DIY DNA,Rocking Dog

DIY DNA

My Ancestry,Rocking Dog

My Ancestry

Sepia Ancestors,Rocking Dog

Sepia Ancestors

Someone Else's Ancestors,Rocking Dog

Someone Else’s Ancestors

French Blood?,Rocking Dog

French Blood?

December Comes In With A Flurry

Celebrating The 2017 Oil, Rocking Dog

Celebrating The 2017 Oil

With the advent of frosty mornings it’s hard to think that we were harvesting the olives in sub-tropical (well almost) temperatures a month ago. November saw us making the trip home with our precious olive oil cargo. Snow had fallen on some of the Swiss mountain peaks and there was a misty late autumnal stillness hanging heavily over the slate grey lakes. Travelling through Switzerland always makes me feel as if I am part of some spectacular railway set. Truly beautiful.

November has been busy. There have been some good things and some pretty rotten things. I’m always thinking of friends and family who have had very difficult situations to withstand. Some corners have been turned, whilst for others, corners still need turning. I hope the roads straighten out very soon for all those travelling somewhat perilous journeys. X

The good bits in November were a lovely trip to London to see Future Islands at the Brixton Academy. LOVED! I also managed to squeeze in lots of Biddy (as in old) cuddles with little Douglas, because put simply grandchildren are for cuddling! Sorrel, Doug’ and I also managed to squeeze a visit to the V&A. I wanted to see the Woman’s Hour Craft Prize exhibition. The prize was brought about to celebrate the 70th anniversary of Radio 4’s Woman’s Hour in collaboration with the V&A and The Craft Council. I was particularly keen to see the winning exhibit by Phoebe Cummings who had made a botanical fountain from raw clay. As the exhibit has not been glazed or fired the water will gradually dissolve the clay, the fountain will therefore be ever-changing. Anyone expecting the water spout at Chatsworth or the fountains at Versailles may be slightly disappointed. On this visit I was fortunate enough to witness the once daily 2 minute water feature. Hmmmmm! it’s a watery dribble, however the clay work is truly exquisite.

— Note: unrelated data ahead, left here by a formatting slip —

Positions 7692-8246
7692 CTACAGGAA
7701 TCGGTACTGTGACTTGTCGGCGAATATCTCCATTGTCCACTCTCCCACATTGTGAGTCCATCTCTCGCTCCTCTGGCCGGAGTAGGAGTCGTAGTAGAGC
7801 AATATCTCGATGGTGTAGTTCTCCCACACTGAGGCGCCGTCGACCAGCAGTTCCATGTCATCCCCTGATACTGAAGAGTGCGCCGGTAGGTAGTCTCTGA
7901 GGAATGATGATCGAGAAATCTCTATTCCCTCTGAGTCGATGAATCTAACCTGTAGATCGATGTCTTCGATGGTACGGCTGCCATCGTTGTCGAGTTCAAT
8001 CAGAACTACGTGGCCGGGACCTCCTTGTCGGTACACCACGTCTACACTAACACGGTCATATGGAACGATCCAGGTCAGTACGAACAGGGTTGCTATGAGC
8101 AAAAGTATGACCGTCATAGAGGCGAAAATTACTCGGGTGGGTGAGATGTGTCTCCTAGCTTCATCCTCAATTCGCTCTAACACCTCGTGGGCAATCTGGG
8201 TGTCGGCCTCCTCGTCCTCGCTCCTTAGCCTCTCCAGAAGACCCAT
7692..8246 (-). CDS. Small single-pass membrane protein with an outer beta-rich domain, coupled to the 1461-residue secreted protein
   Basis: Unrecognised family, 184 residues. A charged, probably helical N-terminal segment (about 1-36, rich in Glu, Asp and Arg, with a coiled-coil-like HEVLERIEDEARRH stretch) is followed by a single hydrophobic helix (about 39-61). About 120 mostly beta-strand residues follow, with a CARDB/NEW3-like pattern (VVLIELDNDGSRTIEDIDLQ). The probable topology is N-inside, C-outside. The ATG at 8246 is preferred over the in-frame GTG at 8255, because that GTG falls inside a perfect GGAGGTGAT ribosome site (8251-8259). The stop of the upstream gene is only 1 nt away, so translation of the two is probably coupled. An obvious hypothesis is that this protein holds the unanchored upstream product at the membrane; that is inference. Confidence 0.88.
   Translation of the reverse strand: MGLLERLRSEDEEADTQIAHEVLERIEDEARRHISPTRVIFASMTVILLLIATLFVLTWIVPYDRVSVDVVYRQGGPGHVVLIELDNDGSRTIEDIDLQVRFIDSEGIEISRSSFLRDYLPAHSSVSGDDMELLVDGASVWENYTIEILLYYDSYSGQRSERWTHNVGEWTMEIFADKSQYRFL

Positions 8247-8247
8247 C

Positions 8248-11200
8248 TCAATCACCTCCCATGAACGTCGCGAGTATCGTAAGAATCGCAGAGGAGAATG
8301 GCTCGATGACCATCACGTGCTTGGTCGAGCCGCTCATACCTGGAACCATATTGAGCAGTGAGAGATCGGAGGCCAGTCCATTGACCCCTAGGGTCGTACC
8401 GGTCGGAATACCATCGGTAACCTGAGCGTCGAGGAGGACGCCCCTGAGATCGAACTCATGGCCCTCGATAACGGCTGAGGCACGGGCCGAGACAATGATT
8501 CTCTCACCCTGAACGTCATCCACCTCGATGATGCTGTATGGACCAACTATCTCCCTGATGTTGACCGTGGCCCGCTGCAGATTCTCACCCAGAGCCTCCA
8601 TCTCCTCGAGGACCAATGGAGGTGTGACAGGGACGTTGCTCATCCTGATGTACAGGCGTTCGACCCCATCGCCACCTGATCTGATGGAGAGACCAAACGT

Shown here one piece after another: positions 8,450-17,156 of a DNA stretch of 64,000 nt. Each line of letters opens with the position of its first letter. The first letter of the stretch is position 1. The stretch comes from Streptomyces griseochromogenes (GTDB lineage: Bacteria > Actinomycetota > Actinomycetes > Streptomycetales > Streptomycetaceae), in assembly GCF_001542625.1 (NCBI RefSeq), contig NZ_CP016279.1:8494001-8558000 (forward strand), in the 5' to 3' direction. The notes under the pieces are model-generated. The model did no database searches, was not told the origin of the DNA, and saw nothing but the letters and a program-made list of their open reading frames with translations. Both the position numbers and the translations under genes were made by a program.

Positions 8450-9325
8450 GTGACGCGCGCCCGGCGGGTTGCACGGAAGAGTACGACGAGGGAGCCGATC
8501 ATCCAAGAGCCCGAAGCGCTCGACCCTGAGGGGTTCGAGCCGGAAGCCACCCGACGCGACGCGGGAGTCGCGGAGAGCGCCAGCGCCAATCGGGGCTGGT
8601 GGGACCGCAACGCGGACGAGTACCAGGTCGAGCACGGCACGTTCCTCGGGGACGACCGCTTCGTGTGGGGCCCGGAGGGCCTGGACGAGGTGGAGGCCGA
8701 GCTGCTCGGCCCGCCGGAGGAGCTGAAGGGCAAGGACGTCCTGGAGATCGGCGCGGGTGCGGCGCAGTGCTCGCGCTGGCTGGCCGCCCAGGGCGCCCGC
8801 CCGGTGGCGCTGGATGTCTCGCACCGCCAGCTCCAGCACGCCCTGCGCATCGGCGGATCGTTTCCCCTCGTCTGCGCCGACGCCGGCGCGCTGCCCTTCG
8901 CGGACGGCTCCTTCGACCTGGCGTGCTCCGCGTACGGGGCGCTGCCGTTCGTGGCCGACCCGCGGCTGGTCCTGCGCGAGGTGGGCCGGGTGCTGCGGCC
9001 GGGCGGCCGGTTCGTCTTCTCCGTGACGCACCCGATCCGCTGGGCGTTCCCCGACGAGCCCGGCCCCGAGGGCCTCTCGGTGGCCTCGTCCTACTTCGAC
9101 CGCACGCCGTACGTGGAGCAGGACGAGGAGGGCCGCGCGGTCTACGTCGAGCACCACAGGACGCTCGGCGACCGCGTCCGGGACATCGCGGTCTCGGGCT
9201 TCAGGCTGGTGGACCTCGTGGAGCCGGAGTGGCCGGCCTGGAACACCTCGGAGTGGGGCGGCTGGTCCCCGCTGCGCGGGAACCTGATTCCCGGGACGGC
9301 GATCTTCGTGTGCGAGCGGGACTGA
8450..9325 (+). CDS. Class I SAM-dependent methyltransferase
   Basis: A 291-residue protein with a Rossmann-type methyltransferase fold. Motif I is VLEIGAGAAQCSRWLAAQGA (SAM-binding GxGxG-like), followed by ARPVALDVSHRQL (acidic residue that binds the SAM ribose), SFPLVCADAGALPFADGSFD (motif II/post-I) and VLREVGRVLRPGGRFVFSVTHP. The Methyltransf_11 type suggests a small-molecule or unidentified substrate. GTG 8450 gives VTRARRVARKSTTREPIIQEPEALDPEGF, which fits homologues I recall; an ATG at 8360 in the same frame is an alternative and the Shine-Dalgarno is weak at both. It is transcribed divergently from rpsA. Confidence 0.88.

There were 1,500 applicants for the £10,000 prize, and the exhibition showcases the twelve finalists. I particularly loved Celia Pym’s darning exhibit. Over the last ten years she has darned other peoples clothing and feels a real compulsion to try a jumper on that has been placed on the back of a chair! On January 6th you can go to the V&A for a free workshop with Celia to discuss how to tackle a hole in a favourite garment.

Romilly Saumarez Smiths work also caught my attention. I loved the cabinet of her treasures. The artist is fascinated by stories contained within found objects. Suffering from a neurological disease, she is unable to use her own hands and works alongside a trio of jewellers to translate her ideas. Smith uses precious metals and other materials to sensitively work in with items such as Roman pins, medieval thimbles and coral. Her exhibit was like being in a rather good sweet shop and being unable to choose one piece, you wanted the lot!

November saw Rocking Dog sew a batch of 2017 “Cabin in the Wood” advent calendars and stockings utilising vintage hand embroidered festive table linen. Beloved Bernina has been busy with other sewing projects and has been joined on the workbench by a snazzy overlocker. I will sit down and embrace its neat and clever functions.

There was a sale at Court House Farm, Portishead. What a beautiful event but just why oh why do I get so anxious selling?  On the buying front I desperately tried to resist buying more vintage baubles but alas my decoration addiction got the better of me!

There has been a Rocking Dog huddle, lots of chat, a little crochet and the first batch of Rocking Dog mince pies. Thank you to all those who came and dropped money into the jolly tea pot for Fine Cell Work.

The last day of November saw us sharing a special deal lunch at The Pig at Bath with friends. The food was lovely and I was particularly intrigued by some pickled Chinese artichokes. They looked alarmingly like caterpillar chrysalis’s, but were delicious. A walk around the walled kitchen garden with the sun fading was quiet and inspirational.

So December has indeed come in with a flurry, and SO the festive madness begins!

Hoping you all have a wonderful weekend. Wrap up warmly and stay cosy! Love Rocking Dog x

PS Alright Michael it is time!

Umbrian November,Rocking Dog

Umbrian November

Umbrian Moon..,Rocking Dog

Umbrian Moon..

Hambrook Moon,Rocking Dog

Hambrook Moon

Making Calendars,Rocking Dog

Making Calendars

& Stockings,Rocking Dog